Harry Kelly, the first player in NCAA Division I history to score over 3,000 points and grab over 1,000 rebounds during a four-year collegiate career. Raised in Jackson, Mississippi, Harry led the NCAA in scoring for two consecutive years: 1981-82 and 1982-83. Harry was the Black College Player of the Year for 1982 and 1983. He was inducted into the Texas Southern Hall of Fame in 1996. His jersey was retired during the 1983 regular season by then-President Leonard H.O. Spearman.

Kelly was an all-conference performer for the four years he played at Texas Southern. He was named SWAC Player of the Year and the NCAA Division I scoring leader in 1982 and again in 1983. He holds the Texas Southern all-time single-game scoring record with a 63-point effort. He was drafted by the Atlanta Hawks as the 11th pick of the fourth round in the 1983 draft.

He finished his collegiate career with 3,066 points and 1,085 rebounds; for his career, he averaged 27.9 points, 9.9 rebounds, 2.2 assists while shooting 48.5 from the field and 75.5 from the free throw line.

James Allen

James Allen, arguably the most prolific scorer in University of Arkansas at Pine Bluff history, possessed exceptional shooting skills and a flair for defense that combined, made him one of the finest prep basketball players in Florida.

Known as “Red” by his teammates, the West Pal Beach, Florida, native led the Golden Lions in scoring four straight years (1960-64). Allen also was a four-time All-SWAC selection and All-American in NCAA Division II and NAIA Division I.

Allen had a phenomenal junior campaign as he established a SWAC free-throw shooting record after making 19-of-19 charity tosses against Southern University. The 5-foot-10 guard set a school record that still stands today with a stunning 56-point effort in the Lions 129-124 victory over Willis Reed and the Grambling State Tigers before an overflow crowd in Hazzard Gymnasium at UAPB.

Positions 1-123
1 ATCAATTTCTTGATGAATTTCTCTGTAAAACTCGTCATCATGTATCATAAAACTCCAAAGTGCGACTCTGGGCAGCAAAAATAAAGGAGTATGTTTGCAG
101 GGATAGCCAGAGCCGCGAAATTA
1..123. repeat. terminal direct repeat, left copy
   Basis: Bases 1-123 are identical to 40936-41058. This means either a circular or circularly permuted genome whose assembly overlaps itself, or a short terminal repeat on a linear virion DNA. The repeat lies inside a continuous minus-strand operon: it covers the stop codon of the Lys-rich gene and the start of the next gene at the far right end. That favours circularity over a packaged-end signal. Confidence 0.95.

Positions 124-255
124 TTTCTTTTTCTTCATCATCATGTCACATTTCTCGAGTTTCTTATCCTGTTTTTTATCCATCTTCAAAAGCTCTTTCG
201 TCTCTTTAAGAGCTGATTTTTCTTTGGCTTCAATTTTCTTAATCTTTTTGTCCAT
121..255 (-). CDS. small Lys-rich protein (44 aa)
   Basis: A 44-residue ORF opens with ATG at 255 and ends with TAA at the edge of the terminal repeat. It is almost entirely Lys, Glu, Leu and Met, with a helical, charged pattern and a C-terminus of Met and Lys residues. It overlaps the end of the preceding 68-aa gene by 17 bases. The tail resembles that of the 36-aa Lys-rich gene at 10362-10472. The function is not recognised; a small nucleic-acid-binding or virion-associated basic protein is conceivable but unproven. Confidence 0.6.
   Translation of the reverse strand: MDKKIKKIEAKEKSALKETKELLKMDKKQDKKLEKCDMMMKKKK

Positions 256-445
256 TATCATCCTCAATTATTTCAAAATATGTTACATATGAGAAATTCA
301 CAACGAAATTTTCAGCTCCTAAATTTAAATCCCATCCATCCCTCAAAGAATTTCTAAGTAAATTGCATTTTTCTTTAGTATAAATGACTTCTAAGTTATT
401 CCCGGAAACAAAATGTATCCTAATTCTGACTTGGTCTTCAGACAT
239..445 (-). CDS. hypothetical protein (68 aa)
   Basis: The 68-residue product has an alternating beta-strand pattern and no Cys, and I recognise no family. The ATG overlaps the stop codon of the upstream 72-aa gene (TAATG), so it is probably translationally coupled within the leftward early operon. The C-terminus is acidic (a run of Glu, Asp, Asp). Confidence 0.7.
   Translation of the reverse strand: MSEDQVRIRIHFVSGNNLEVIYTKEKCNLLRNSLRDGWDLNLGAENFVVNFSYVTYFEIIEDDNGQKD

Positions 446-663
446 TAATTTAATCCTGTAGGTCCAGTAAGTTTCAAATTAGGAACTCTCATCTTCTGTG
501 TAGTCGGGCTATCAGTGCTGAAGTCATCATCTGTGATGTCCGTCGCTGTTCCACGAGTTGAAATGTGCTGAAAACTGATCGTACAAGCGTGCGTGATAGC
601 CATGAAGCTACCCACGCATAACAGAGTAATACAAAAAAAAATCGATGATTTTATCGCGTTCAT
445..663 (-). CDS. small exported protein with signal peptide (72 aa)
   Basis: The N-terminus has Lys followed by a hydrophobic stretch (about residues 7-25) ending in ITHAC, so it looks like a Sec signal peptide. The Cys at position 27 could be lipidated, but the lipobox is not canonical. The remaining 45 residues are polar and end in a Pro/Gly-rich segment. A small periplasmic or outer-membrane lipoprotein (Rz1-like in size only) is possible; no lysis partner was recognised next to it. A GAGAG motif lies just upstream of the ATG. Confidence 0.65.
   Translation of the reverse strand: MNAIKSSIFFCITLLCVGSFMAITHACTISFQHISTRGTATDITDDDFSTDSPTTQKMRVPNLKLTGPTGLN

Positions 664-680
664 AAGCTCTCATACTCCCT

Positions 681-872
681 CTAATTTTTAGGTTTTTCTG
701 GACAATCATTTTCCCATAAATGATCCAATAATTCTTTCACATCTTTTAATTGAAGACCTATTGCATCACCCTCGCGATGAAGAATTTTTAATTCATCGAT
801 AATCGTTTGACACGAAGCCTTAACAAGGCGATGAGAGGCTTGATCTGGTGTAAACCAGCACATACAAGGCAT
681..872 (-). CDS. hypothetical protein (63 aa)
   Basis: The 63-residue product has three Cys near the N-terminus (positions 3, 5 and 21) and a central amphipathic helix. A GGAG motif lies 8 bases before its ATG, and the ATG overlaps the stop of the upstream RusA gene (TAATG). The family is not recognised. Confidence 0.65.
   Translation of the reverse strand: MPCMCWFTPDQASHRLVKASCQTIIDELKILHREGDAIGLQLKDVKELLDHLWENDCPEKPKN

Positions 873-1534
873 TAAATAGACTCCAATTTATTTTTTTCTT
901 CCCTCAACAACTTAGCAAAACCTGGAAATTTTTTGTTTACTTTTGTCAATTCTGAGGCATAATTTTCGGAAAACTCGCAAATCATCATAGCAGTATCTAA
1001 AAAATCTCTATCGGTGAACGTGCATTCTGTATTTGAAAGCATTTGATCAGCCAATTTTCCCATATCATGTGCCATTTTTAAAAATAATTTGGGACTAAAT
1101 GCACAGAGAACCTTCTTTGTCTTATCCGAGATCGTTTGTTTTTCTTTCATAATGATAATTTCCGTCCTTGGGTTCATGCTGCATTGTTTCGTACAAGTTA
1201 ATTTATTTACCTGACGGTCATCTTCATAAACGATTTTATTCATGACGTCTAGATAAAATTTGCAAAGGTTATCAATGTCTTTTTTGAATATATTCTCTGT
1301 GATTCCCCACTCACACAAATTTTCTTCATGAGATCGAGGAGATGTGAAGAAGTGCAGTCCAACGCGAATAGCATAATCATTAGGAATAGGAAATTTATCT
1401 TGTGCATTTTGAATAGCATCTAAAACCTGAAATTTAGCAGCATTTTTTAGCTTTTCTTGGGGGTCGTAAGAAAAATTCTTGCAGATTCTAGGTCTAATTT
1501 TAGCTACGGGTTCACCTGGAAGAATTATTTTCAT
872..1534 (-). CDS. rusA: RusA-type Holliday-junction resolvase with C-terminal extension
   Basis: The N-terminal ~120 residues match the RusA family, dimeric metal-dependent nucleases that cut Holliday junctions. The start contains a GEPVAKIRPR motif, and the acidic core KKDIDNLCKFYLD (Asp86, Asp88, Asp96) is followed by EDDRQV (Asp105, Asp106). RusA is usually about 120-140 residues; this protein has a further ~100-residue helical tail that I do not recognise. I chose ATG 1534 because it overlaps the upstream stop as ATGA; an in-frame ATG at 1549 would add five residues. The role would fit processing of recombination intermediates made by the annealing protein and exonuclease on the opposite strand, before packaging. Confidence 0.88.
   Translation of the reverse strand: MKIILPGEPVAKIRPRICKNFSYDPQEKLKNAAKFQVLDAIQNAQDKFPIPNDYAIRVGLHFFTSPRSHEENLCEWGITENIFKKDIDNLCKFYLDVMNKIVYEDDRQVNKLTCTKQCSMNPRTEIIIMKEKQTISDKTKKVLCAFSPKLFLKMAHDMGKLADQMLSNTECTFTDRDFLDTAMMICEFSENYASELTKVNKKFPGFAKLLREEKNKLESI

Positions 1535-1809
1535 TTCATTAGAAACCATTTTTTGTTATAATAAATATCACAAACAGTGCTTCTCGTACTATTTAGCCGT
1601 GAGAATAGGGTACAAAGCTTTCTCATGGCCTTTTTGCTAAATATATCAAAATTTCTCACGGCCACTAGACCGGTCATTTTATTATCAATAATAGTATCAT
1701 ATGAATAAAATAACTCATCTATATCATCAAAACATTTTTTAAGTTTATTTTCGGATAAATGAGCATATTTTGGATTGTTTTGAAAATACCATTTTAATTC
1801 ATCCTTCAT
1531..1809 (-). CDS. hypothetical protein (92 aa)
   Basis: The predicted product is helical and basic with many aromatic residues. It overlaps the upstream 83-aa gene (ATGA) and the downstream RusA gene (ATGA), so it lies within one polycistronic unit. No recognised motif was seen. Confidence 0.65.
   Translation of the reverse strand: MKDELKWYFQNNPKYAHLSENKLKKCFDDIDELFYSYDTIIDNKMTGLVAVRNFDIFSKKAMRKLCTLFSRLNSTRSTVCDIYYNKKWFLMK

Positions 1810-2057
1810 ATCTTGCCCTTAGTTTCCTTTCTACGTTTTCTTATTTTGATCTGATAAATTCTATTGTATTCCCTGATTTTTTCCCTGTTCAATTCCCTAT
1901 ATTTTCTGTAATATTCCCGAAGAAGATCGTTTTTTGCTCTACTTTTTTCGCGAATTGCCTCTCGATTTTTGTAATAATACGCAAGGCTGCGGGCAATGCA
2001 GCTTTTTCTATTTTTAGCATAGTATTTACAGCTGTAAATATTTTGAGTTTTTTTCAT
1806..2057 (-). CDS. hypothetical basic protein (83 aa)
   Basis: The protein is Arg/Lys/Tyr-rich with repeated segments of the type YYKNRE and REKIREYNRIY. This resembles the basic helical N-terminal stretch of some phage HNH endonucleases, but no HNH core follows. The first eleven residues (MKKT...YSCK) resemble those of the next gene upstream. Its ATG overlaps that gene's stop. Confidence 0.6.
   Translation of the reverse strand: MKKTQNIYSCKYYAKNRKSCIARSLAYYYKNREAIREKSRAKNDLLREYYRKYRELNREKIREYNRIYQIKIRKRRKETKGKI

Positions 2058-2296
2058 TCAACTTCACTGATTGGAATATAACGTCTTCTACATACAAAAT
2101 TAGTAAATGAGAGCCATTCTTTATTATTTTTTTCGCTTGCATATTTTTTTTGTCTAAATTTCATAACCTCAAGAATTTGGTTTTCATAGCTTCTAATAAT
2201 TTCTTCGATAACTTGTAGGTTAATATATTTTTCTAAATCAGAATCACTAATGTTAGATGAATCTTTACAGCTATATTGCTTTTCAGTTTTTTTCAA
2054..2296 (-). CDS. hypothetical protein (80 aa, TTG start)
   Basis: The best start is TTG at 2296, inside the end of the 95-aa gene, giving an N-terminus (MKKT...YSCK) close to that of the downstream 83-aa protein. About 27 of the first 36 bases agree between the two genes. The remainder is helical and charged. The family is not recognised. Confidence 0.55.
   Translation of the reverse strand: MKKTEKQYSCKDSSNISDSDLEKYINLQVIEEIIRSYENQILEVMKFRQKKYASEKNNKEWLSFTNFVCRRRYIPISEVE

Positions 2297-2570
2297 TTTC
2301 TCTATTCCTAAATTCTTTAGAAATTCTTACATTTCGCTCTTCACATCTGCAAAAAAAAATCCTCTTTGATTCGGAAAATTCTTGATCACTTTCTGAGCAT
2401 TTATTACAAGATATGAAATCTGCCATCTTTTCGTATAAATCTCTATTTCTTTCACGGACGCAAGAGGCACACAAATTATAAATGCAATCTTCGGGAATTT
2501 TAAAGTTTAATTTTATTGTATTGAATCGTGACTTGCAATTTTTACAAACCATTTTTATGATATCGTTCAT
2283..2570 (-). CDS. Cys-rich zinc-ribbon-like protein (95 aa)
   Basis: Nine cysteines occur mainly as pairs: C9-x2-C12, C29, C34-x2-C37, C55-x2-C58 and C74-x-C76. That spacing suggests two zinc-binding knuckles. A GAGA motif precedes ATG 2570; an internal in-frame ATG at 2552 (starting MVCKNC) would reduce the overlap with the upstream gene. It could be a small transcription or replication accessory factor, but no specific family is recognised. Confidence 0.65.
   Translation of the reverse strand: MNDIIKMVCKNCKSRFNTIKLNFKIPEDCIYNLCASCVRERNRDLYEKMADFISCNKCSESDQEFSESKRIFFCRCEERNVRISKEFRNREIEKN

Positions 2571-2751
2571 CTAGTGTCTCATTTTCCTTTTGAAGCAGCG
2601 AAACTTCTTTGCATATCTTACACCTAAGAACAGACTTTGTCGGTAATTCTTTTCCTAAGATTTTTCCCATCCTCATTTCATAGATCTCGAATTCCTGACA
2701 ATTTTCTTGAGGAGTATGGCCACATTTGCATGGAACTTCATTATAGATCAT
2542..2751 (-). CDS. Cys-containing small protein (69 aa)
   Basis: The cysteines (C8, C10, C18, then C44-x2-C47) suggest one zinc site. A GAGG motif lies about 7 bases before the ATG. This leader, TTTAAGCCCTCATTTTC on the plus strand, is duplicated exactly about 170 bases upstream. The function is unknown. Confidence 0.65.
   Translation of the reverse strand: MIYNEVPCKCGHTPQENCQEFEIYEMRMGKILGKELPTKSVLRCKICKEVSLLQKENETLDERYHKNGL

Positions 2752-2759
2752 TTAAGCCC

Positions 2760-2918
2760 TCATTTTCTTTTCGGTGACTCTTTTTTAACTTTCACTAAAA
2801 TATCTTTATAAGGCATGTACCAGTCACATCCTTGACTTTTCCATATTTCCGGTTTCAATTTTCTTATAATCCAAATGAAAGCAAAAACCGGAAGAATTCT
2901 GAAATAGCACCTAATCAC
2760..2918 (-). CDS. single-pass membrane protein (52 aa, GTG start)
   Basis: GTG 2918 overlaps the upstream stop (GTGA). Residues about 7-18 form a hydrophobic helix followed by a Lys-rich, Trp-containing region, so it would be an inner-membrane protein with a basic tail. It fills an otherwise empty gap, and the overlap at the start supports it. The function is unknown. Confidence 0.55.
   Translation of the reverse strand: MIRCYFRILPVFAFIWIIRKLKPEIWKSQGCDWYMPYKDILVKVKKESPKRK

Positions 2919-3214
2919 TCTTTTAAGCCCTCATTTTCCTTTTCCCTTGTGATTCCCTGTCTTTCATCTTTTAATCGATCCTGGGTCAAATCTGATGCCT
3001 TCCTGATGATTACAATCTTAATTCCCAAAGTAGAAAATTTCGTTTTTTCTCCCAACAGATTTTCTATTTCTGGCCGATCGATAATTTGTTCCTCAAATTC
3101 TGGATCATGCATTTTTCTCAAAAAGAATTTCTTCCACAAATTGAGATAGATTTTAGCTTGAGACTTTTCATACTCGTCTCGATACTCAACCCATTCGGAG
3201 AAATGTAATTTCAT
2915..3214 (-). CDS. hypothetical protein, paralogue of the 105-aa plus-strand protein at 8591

In his junior year, Allen scored 40 or more points in six games and finished as one the nation’s top scorers in NCAA Division II and NAIA Division I. He teamed with guard Harold Blevins (a 2005 SWAC Hall of Fame inductee) to score more points than any other backcourt duo in SWAC history.

Lafayette Stribling

Stribling spent over 20 years as the coach of the Mississippi Valley Delta Devils in Itta Bena, Mississippi. During Stribling’s tenure, the Delta Devils captured four SWAC regular-season titles and earned 3 SWAC tournament titles which lead to three trips to the NCAA Tournament (1986, 1992, 1996). Stribling was the winningest coach in MVSU history, with a record of 315-307.

His accomplishments at Mississippi Valley including taking a squad that was down in the early 1980s and turning them into conference champions. In 1985, his Delta Devil team played on national television against the number one team in the nation, Duke University. The game, televised on ESPN, saw Mississippi Valley fight a tough contest against the Blue Devils. In 1992, his team found national prominence as they faced more stiff competition, this time national televised on CBS. He is currently the head basketball coach and assistant director of athletics of Tougaloo College in Jackson, MS.

James Frank

James Frank, E.D., is one of few individuals who have risen through the collegiate ranks as a student-athlete, coach, educator, college president, and conference commissioner. While serving as Lincoln University’s president, he also held the secretary-treasury and Presidential offices of the NCAA becoming the first African-American and the first college president to hold these positions. Frank served as president of the NCAA from 1981-82 and as its secretary-treasurer in 1979-80.

In 1983, Frank left Lincoln to become Commissioner of the SWAC, where under his guidance the conference evolved to rank among the elite in the nation. From 1983-1998, the men and women’s sports in the SWAC benefited from his leadership – gaining greater national recognition and publicity. The conference is still near the top of Division I-AA football in average home attendance.